Nat Cheshire’s rallying cry for this year’s Semi-Permanent is simply that “New Zealand is the place to be!”
Along with father Pip, Nat heads up Auckland’s Cheshire Architects – a key player in the transformation of the city, inwards and outwards from Britomart.
Indeed any doubters that Auckland is a much different city now than when Semi-Permanent made its debut a decade ago will be aggressively rebuffed when native son Nat takes to the stage on 2 May.
In those 10 years since Semi-Permanent arrived on the scene, Nat has gone through an ongoing delineation between what it is that formally defines the invasiveness of his chosen field vis-à-vis the unlimited climate of creative change that the “extraordinarily able people” he works alongside can bring to bear.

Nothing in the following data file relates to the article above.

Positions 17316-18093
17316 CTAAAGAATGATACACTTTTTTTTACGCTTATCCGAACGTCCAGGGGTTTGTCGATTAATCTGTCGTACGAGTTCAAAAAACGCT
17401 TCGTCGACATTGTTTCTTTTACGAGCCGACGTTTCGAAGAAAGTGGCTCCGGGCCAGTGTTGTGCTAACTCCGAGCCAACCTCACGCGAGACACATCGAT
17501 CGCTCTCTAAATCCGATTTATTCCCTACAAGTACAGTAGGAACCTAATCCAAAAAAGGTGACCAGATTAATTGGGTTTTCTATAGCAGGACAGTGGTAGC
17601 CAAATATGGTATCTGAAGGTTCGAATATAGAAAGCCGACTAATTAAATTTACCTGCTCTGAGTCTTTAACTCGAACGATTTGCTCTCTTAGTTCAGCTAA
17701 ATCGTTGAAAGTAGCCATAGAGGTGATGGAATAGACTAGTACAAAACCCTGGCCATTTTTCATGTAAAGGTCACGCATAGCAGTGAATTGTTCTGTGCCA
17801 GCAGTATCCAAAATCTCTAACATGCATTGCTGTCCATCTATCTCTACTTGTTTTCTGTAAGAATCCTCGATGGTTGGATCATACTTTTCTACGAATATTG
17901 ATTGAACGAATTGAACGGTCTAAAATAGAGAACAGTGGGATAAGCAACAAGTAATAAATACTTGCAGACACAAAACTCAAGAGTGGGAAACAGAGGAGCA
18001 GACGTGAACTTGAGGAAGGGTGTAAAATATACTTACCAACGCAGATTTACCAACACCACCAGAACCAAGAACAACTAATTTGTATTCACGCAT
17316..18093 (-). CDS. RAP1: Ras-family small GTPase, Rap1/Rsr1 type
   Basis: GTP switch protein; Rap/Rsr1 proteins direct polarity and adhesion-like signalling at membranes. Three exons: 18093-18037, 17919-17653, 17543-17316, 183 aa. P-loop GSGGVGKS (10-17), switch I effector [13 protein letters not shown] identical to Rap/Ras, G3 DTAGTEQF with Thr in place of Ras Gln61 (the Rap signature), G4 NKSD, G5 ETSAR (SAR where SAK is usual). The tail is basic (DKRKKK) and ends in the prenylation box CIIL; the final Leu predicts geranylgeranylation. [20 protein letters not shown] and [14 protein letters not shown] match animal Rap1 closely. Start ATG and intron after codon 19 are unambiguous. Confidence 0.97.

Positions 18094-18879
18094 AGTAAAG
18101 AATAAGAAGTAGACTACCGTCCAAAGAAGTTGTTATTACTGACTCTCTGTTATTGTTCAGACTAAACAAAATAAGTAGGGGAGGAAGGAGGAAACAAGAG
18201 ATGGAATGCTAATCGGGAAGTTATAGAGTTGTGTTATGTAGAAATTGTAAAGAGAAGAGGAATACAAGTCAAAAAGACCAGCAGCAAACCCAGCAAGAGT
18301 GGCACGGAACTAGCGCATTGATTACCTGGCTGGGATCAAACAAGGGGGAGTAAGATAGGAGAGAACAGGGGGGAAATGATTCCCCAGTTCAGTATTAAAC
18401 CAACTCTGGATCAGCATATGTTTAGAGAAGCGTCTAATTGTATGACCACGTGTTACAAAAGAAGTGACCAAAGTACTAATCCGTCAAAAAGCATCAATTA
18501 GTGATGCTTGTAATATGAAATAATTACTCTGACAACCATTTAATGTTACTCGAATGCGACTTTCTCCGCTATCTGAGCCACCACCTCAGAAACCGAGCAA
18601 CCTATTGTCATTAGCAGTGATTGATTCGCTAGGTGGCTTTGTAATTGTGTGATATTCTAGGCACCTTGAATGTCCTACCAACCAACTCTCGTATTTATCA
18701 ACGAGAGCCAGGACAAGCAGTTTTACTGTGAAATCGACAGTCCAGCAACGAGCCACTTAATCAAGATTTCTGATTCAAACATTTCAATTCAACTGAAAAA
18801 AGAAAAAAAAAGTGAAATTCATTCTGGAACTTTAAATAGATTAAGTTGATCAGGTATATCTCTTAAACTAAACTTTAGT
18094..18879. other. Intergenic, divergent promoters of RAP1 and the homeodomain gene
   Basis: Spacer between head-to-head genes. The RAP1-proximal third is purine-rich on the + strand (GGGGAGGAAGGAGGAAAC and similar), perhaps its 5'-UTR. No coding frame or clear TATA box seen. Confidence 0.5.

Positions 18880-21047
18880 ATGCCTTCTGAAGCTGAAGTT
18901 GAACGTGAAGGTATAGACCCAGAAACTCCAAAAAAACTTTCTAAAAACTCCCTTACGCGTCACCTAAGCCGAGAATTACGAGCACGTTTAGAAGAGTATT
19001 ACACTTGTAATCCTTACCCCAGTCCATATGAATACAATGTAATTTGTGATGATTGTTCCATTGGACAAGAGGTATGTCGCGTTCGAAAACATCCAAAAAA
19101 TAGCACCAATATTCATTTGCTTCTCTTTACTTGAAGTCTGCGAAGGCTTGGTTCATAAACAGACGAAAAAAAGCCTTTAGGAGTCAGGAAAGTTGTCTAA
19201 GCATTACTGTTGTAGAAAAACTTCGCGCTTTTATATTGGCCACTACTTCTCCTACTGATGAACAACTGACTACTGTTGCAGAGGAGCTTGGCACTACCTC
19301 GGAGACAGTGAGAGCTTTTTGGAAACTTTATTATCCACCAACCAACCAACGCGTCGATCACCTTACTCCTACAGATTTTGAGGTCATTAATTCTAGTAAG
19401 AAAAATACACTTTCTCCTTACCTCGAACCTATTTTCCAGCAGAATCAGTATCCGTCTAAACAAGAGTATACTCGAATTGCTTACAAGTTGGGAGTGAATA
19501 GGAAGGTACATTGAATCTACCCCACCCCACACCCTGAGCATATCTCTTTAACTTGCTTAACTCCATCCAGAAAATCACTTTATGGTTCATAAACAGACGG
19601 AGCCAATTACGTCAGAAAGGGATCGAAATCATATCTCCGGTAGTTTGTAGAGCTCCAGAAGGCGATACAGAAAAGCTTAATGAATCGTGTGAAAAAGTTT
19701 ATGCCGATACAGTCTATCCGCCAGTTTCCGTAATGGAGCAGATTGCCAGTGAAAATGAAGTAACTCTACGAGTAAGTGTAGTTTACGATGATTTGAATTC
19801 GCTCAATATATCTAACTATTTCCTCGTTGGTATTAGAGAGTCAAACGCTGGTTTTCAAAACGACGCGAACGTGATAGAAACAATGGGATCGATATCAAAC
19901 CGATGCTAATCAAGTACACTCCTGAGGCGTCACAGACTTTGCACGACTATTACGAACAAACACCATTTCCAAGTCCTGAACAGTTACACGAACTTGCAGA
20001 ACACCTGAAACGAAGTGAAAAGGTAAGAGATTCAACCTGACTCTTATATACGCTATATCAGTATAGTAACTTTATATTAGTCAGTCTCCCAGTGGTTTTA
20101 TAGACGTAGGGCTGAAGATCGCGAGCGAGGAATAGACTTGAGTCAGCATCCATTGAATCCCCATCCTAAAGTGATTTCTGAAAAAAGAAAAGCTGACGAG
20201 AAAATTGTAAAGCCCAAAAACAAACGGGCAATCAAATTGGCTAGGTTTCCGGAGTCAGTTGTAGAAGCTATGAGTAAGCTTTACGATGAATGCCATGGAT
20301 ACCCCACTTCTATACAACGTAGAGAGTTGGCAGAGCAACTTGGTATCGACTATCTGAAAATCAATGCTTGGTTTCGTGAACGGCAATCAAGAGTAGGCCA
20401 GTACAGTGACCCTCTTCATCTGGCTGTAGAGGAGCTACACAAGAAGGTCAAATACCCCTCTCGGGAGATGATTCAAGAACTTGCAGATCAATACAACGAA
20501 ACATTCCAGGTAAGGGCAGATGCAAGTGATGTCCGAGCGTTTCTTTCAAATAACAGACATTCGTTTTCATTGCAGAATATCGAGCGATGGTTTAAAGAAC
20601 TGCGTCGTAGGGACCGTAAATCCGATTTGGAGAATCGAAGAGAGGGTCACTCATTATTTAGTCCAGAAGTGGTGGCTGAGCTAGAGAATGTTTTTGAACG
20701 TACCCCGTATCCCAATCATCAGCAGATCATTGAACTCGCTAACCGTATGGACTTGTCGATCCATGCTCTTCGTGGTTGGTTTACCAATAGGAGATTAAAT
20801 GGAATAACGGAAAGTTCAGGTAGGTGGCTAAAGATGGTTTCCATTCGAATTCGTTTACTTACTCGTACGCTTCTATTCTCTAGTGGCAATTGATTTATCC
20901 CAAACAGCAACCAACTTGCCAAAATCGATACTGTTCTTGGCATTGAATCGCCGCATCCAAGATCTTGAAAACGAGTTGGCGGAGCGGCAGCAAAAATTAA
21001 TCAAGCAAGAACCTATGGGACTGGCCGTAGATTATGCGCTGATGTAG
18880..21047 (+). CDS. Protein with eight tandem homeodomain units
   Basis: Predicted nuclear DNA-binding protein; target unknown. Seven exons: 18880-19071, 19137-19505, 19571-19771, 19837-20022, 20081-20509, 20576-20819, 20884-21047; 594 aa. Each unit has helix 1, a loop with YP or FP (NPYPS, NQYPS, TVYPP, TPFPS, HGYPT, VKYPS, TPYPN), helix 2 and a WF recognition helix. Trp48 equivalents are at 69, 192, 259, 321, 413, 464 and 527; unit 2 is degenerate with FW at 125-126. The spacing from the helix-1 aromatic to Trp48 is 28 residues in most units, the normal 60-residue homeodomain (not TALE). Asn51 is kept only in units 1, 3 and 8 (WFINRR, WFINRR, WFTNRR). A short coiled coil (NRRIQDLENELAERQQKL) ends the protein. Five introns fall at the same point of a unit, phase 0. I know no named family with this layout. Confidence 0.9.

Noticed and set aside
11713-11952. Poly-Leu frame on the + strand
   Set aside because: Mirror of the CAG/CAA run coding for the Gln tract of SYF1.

From brief-lived painterly ambitions in fine arts to his role in the fine architecture practised by the Cheshire studio, it’s no surprise that the line Nat prefers to tread is as much generalist as specialist, as much about the granular details of design as the grand designs of architecture and recently, as much about writing as drawing.
Nat’s thoughts on taking the stage at Semi-Permanent – his own debut there – are that it is a “great opportunity to step outside the jetstream (of Cheshire Architects) and speak about the future of this city”.
Reflecting in a looking-glass manner on where Auckland is now and projecting into the future, Nat sees no reason not to expect a positive continuation of the current way that “cultural, commercial and civic” means and ends are being aligned.
For his part, Nat (33) is especially proud to be aligned to a generation who have seen the city mature and have been part of affecting that maturation by way of “committing to a life of cultural agitation”.
“Staying here has been a determined decision,” says Nat. “It’s the right place to be and I don’t ever want to dilute that.”